Bipartisan Bill on Tax Breaks (Well… Kind Of)

tax break

If the Republicans aren’t careful, this could be President Obama’s third veto. Hold up, really? This would only be his third veto?!?

 

 

A bipartisan bill is coming through Congress?! Preposterous!

 

Oddly enough, it looks to be true.

 

House Republicans and Nevada’s Senator Harry Reid (along with his staff) are close to negotiating a deal that would create tax breaks that are worth $44 billion over a ten year period. The deal would make some of these tax breaks permanent – with most of these tax breaks helping corporations – while not extending populous tax breaks as the Child Tax Credit (CTC) and Earned Income Tax Credit (EITC). Still a bipartisan bill that everyone’s behind, sounds like a win-win on all fronts! Well, not so fast.

 

President Obama said last Tuesday that if the bill were to be passed by Congress, he would veto the bill. The White House echoed similar sentiments explaining that the bill would “provide permanent tax breaks for well-connected corporations while neglecting working families.”

 

Essentially there are two factors in play. On one hand you have conservatives wanting to extend the tax breaks for big businesses that lapsed about a year ago. It was assumed by many lobbying groups and corporations that these tax breaks weren’t just economic stimulus for the 2008 recession, but would be reinstated by the end of this year. On the other hand you have liberals that want to make the CTC and the EITC permanent. Right now the Congress has only extended them till the end of 2016.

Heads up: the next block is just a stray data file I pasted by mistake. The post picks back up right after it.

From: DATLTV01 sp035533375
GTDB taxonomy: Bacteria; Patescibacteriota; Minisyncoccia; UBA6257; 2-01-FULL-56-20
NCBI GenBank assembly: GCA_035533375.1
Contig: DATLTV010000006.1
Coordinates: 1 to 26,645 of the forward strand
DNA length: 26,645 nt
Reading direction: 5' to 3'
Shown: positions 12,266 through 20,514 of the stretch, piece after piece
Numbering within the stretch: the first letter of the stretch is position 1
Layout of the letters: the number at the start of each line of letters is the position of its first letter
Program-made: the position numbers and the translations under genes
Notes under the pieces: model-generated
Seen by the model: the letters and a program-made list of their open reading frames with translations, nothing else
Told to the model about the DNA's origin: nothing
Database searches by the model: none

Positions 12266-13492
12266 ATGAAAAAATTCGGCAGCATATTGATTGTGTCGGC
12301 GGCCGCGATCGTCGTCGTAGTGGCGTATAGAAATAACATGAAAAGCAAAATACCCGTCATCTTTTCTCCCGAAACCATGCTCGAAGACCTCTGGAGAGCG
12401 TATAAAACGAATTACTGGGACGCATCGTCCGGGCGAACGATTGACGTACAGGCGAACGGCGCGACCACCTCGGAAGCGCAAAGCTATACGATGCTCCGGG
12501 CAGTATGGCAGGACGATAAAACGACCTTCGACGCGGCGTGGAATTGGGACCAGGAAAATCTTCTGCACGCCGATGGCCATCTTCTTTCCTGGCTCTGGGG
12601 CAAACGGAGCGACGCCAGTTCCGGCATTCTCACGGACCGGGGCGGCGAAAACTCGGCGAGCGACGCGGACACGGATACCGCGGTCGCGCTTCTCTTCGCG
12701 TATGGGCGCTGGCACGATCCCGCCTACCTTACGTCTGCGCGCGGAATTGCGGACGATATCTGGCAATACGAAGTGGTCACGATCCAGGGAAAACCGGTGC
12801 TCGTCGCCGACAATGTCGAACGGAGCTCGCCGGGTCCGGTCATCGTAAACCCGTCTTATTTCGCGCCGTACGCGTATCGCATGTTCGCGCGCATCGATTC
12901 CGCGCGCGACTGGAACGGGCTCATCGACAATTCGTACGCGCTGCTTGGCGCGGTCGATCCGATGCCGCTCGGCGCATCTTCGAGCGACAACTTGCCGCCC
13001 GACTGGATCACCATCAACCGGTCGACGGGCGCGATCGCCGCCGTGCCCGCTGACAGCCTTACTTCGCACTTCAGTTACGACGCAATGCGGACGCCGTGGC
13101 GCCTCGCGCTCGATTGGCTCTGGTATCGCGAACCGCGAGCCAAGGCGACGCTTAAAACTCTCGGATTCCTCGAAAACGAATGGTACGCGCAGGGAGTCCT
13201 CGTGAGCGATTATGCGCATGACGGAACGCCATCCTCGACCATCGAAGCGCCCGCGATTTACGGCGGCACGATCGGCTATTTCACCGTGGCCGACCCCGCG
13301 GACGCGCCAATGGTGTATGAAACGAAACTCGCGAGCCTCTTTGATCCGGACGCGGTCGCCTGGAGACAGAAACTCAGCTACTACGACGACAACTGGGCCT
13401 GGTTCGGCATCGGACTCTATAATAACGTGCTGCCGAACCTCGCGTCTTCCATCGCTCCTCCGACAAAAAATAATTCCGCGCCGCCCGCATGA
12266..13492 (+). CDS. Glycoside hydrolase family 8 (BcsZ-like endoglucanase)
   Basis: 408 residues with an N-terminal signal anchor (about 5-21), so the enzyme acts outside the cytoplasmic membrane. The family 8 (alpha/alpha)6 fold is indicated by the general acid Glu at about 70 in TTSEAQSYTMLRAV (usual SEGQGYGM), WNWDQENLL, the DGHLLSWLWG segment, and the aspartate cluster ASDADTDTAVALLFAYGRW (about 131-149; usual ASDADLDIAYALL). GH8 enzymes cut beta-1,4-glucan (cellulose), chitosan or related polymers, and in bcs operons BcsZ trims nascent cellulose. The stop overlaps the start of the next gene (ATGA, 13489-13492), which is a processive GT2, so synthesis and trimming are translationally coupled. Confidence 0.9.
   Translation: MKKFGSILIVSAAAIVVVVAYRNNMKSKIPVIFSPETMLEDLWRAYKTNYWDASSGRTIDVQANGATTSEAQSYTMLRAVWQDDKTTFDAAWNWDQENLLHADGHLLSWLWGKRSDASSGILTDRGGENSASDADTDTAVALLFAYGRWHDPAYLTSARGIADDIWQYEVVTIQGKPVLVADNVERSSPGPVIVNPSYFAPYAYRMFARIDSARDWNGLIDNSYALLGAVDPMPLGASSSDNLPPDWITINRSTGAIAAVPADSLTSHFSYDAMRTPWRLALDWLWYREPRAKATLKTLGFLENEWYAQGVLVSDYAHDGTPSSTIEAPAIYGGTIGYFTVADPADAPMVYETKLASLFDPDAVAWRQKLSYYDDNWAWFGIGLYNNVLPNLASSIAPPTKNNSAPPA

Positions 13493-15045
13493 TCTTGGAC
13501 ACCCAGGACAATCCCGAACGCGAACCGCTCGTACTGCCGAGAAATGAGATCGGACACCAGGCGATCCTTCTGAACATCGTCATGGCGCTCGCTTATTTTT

These negotiations are definitely a major push/pull in terms of party ideology, but considering Sen. Reid’s staff was willing to give into many of the Republicans’ demands just shows how the power structure has changed in Congress in less than a month following the 2014 midterms.

 

If the bill were passed, it would be the third veto issued by President Obama during his presidency. The past two vetoes came during his first term on subjects regarding speeding home foreclosures and bureaucratic oversight. This potential veto would, without a doubt, be the most significant of his presidency.

 

With a threat of a presidential veto however, it’s being reported that both parties are back to the negotiating table once again. With all the principle players in the mix, this could be a look in how the next two years could be in terms of law making.

 

 

(Photo Credit: Google Images)

 

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